4 out of 5 stars.

46cbl_tn
Editado: Mar 8, 2010, 9:49 pm

God's Spy by Juan Gomez-Jurado - Vatican City

When I saw a thriller set primarily in the Vatican at a book sale a couple of months ago, I grabbed it for this challenge. Early in April 2005, Pope John Paul II dies. People from all over the world flock to Rome to pay their respects and to share their grief with other mourners. Members of the College of Cardinals gather for the funeral and the conclave in which the next Pope will be chosen. However, the conclave will be a few members short, for a serial killer is picking off the cardinals one by one. Police Inspector Paola Dicanti, a trained criminal profiler, leads the top-secret effort to track down the killer before he strikes again. Her team includes a member of the Vigilanza, the Vatican police force, and an American priest with unusual knowledge and skills.

The author convincingly describes the atmosphere in Rome and Vatican City in those April days of 2005. I felt the urgency of the search, the lack of trust between several of the main characters, the terror of the unknown, and the weight of responsibility. The quality of the prose is uneven, and some of the weaker passages dilute the novel's suspense. I would not recommend this book to squeamish readers as there are some graphic descriptions of the killer's handiwork as well as some violent scenes. Some Catholic readers might find several of the characters and the author's underlying assumptions about the Church offensive.

I had a hard time settling on a rating for this one. I ended up giving it 2 1/2 stars. I think this is one of those books where the ratings will vary a lot, depending on your taste in thrillers.

It would be nice if I included the title!

47cbl_tn
Mar 20, 2010, 6:40 pm

Denmark: Number the Stars by Lois Lowry

Ten-year-old Annemarie learns about bravery as she helps to save her Jewish best friend, Ellen, in Nazi-occupied Denmark. Many children's authors try to blend education with entertainment, but the resulting works are often predictable and filled with stereotypical characters. This book shows how well it can be done. Lois Lowry skillfully weaves history, geography, and moral education into a story that will both thrill and inspire young readers. Highly recommended to readers of all ages.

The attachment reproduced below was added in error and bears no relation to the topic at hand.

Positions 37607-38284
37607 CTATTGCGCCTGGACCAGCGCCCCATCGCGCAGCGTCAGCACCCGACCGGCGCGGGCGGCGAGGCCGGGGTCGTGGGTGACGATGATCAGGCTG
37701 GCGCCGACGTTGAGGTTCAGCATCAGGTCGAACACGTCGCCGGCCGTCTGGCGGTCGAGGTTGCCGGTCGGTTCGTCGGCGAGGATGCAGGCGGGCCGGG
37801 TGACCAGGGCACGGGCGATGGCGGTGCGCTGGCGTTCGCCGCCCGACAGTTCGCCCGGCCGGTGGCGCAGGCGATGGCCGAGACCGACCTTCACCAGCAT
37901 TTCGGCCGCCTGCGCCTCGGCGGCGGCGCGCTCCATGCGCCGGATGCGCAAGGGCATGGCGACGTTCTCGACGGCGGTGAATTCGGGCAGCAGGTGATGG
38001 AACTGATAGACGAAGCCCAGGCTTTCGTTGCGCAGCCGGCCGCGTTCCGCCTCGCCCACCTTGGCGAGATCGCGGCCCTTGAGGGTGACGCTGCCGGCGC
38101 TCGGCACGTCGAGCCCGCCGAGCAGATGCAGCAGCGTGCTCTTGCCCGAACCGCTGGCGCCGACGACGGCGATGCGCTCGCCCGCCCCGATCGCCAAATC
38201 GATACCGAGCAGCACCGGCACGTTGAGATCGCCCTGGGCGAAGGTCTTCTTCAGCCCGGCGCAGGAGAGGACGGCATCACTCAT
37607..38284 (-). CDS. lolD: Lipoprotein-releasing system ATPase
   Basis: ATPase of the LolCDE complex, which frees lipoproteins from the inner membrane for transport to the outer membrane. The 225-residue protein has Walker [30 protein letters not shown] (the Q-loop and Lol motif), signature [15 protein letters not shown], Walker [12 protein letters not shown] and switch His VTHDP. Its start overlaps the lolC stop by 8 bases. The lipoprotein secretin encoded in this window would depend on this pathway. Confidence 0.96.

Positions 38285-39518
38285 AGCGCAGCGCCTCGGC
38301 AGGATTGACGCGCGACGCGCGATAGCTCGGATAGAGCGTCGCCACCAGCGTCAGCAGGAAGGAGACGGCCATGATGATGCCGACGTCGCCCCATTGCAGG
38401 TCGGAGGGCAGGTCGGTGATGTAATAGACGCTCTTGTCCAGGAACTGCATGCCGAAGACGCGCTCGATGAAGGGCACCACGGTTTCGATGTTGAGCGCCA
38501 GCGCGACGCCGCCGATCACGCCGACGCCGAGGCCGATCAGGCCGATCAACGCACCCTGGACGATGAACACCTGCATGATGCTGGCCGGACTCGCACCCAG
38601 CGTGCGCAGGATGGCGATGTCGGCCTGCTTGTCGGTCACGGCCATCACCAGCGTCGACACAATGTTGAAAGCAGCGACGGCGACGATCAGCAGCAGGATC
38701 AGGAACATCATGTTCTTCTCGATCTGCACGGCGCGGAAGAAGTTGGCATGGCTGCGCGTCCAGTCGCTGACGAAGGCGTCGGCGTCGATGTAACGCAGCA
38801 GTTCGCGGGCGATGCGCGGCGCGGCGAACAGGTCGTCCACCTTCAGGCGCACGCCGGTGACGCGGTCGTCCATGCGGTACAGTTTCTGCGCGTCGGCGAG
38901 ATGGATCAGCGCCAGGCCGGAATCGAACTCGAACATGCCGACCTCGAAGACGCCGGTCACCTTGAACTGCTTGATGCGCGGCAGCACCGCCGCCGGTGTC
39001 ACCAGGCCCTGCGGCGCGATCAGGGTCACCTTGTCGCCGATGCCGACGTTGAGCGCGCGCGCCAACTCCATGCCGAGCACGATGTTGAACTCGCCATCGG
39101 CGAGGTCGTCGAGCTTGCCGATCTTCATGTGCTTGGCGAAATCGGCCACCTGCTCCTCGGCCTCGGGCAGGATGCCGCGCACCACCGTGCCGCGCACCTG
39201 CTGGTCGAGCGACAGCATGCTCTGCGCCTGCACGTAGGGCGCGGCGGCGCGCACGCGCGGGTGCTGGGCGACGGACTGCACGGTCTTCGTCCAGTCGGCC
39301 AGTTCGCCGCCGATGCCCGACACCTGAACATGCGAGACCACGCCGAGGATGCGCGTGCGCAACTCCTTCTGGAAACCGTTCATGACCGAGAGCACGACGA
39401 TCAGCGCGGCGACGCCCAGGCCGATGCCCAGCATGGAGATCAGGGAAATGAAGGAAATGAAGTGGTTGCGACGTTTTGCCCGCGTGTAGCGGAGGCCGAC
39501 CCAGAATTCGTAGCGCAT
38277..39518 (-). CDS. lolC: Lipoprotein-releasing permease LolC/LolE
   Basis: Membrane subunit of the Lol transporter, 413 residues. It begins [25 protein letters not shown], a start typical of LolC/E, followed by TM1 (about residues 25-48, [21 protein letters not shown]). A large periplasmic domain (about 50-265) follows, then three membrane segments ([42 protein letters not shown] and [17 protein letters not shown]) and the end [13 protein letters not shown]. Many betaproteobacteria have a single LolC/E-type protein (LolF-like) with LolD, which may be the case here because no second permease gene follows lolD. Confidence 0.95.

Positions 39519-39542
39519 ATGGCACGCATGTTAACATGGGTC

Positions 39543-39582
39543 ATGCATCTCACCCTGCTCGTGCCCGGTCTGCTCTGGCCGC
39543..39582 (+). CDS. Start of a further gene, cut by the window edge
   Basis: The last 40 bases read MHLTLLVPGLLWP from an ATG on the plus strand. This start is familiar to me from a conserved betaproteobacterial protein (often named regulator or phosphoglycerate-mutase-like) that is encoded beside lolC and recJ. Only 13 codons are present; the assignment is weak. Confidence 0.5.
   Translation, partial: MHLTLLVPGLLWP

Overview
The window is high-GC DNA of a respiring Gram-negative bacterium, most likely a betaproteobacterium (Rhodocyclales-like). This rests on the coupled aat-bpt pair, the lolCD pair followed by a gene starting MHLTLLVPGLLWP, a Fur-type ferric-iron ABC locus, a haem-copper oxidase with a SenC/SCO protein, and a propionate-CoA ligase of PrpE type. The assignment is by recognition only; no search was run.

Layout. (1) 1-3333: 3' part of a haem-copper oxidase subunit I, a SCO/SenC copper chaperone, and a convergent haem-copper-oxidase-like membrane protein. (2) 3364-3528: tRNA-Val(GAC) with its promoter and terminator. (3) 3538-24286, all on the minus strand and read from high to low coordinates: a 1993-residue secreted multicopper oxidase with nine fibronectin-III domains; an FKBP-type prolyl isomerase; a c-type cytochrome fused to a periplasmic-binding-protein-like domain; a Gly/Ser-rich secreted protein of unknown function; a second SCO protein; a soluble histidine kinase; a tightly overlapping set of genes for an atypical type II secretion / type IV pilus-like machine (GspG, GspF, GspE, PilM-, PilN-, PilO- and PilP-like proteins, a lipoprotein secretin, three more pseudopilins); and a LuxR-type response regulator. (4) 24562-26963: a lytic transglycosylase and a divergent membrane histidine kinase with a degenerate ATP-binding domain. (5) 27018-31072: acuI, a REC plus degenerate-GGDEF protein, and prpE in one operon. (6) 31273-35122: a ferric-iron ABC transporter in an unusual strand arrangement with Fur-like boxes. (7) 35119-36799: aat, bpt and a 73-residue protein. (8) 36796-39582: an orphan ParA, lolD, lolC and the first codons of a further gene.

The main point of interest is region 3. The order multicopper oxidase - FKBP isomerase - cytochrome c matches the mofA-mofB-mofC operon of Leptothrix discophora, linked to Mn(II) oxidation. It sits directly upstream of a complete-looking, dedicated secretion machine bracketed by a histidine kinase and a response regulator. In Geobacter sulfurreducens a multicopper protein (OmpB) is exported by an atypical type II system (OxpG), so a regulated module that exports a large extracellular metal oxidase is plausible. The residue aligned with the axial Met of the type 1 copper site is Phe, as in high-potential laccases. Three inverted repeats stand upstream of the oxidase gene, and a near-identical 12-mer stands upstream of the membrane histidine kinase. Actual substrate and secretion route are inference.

5 stars

48GingerbreadMan
Mar 24, 2010, 6:12 pm

Nice little review there!

49cbl_tn
Mar 24, 2010, 8:55 pm

Thanks!

50cbl_tn
Abr 2, 2010, 10:47 am

My Belarus read was inspired by the episode of NBC's Who Do You Think You Are? about actress Lisa Kudrow's family history. Her great-grandmother was one of thousands of Jews in what is now Belarus who were executed by the Nazis. Nechama Tec's Defiance was on my shortlist of books to read for my Belarus selection, and I was eager to get it and read it after watching that show.

Defiance tells the story of a group of Jewish partisans, led by Tuvia Bielski and his brothers, who survived World War II in the forests of Belarus. It covers an aspect of the war that I was not familiar with previously. I highly recommend the book to anyone interested in books about the Holocaust or World War II. I gave it 4 stars. My review is here: http://www.librarything.com/work/249342/reviews/58254570

51GingerbreadMan
Abr 4, 2010, 6:33 pm

Now reading The earth hums in B flat, which I once got recommended on this thread. About 120 pages in, and enjoying it a lot so far!

@50 Great tip for a difficult country! Definitely making a not of that one.

52cbl_tn
Abr 5, 2010, 8:39 am

>51 GingerbreadMan: I'm glad you're enjoying it so far!

53cbl_tn
Abr 11, 2010, 2:21 pm

Netherlands

I listened to The Black Tulip by Alexandre Dumas on a weekend trip. The context was established by a fictional account of the historical events of August 1672 culminating in the deaths of Johan and Cornelis De Witt at the hands of an angry mob. William, Prince of Orange, plays an important role in the story. Cornelis's godson, Cornelius van Baerle, is unknowingly caught up in these events and imprisoned just as he is on the verge of succeeding in the cultivation of a rare black tulip. His jailer's daughter, Rosa, helps him continue his experiments in secret. The two fall in love in the process, but the success of their experiment is a long shot.